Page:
War in the Middle East will be the difference between positive and negative growth in the Canadian IT market this year, says an IDC Canada analyst.
The industry could grow by a modest three per cent in 2003 if there is a second-half recovery of the North American industry, says Vito Mabrucco,
group vice-president for the Canadian division of the research company. While the hardware sector would continue struggling, with spending dropping by five per cent over last year’s level, it would be offset by positive growth of eight per cent in the software and services market.
Understandably, however, those figures depend on economic, political and military stability.
“”If we have war in Iraq it causes uncertainties in everything from the price of oil to the impact on business confidence,”” said Mabrucco. “”It creates a downside scenario which could put us in another year of negative growth.””
Mabrucco’s comments were milder than those of IDC research chief John Gantz.
“”There will be a major cyber-terrorism event in 2003. It will be enough to disrupt the economy, bring the Internet to its knees for a day or two.””
“”A war in Iraq will galvanize hackers in terrorist ranks, Gantz said. One person has already threatened to unleash a mega-virus if there is war,”” he added.
The blueprint for such attacks is the denial-of-service assaults on the Internet’s root servers in October, he said, although it only caused the Net to slow down. Still, he said the “”opportunity for some sort of electronic disturbance of online transactions could happen pretty easily.””
Asked if security therefore should be businesses’ No. 1 priority, Gantz said “”probably, yes.””
But he added that surveys of CEOs and CIOs have shown security has been their main worry for the past three years.
That’s mainly the reason why security-related software (anti-virus, intrusion detection, disaster recovery and associated applications) is the fastest growing area of information technology spending, he said.
In a later interview, Mabrucco added that IDC’s fear of a major disruption of IT networks doesn’t depend on a war, but is based on their current vulnerability and the relative ease with which they can be targeted.
Gantz acknowledged that IDC’s track record isn’t perfect. Last year it predicted the IT sector would rebound in the second quarter, that Linux would have “”a breakout year”” (in his defence Gantz said sales of Linux hardware did do well) and that there would be major use of digital ID like Microsoft’s Passport.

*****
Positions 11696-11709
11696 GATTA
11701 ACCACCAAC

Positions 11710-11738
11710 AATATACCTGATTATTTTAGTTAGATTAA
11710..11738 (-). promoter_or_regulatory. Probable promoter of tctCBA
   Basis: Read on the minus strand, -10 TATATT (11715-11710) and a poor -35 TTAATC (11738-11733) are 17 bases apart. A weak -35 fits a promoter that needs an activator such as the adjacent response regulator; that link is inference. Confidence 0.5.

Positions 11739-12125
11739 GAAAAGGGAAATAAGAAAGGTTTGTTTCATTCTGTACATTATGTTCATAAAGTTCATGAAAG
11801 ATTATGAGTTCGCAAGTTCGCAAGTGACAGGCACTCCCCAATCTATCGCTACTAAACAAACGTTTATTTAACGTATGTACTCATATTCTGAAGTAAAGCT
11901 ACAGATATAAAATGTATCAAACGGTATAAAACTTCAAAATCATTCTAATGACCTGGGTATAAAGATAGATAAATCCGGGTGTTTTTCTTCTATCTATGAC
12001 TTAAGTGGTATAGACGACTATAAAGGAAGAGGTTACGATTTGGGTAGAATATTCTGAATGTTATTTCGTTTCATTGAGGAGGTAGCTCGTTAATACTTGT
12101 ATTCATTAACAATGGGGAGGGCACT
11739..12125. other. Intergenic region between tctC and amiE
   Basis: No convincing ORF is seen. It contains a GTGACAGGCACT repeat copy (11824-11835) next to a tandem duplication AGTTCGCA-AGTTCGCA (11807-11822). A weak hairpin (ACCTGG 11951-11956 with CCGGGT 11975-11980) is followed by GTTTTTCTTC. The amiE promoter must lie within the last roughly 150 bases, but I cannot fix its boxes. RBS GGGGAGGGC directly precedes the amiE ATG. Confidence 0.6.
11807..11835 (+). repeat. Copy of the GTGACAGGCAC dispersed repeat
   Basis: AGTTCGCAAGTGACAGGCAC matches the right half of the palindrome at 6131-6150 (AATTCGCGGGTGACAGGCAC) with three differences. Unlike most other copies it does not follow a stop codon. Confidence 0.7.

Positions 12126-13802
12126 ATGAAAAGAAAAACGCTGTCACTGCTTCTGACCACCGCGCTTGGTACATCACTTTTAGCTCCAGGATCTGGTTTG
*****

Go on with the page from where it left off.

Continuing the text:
IDC believes the outlook for the global economy is “”kind of mixed,”” said Kevin White, research manager for IT markets and strategies. While business investment in the U.S. picked up in the last quarter, Western Europe continues to struggle and there’s doubt recovery in Japan is sustainable.
• Spending in the information, technology and telecommunications market worldwide will hit US$1.9 trillion with about six per cent growth. Much of that growth will be due to spending on hardware (mainly storage, networking and servers) and wireless services;
• Sales of mid-range servers will rebound from a 20 per cent drop last year to positive growth due to their increasing power;
• Adoption of Intel’s 64-bit Itanium processor will be slow;
• “”Linux will eat Unix”” as low-cost Linux clusters become used increasingly by business;
• Consulting companies will again see spending on project-based IT services down or flat due to the slowdown in adoption of complex enterprise applications and the focus on short-term projects;
• Wireless local area networks will take off, slowing development of third-generation (3G) networks by telecommunications companies in North America. Carriers will use wireless LANs as cheap, fast gateways into their networks;
• Telecom spending will again drop worldwide, despite increases in developing countries such as China;
• By the end of the year more images will be captured by digital devices than on film; and
• There will be more spam in your inbox as messaging explodes.
Mabrucco also cautioned resellers and vendors — if they haven’t learned already — that the years of double-digit growth in the overall IT market are over forever.
“”You’re not going to be able to ride a wave of growth any more to grow your company,”” he said. “”You’ll have to get growth the old-fashioned way, by taking it.””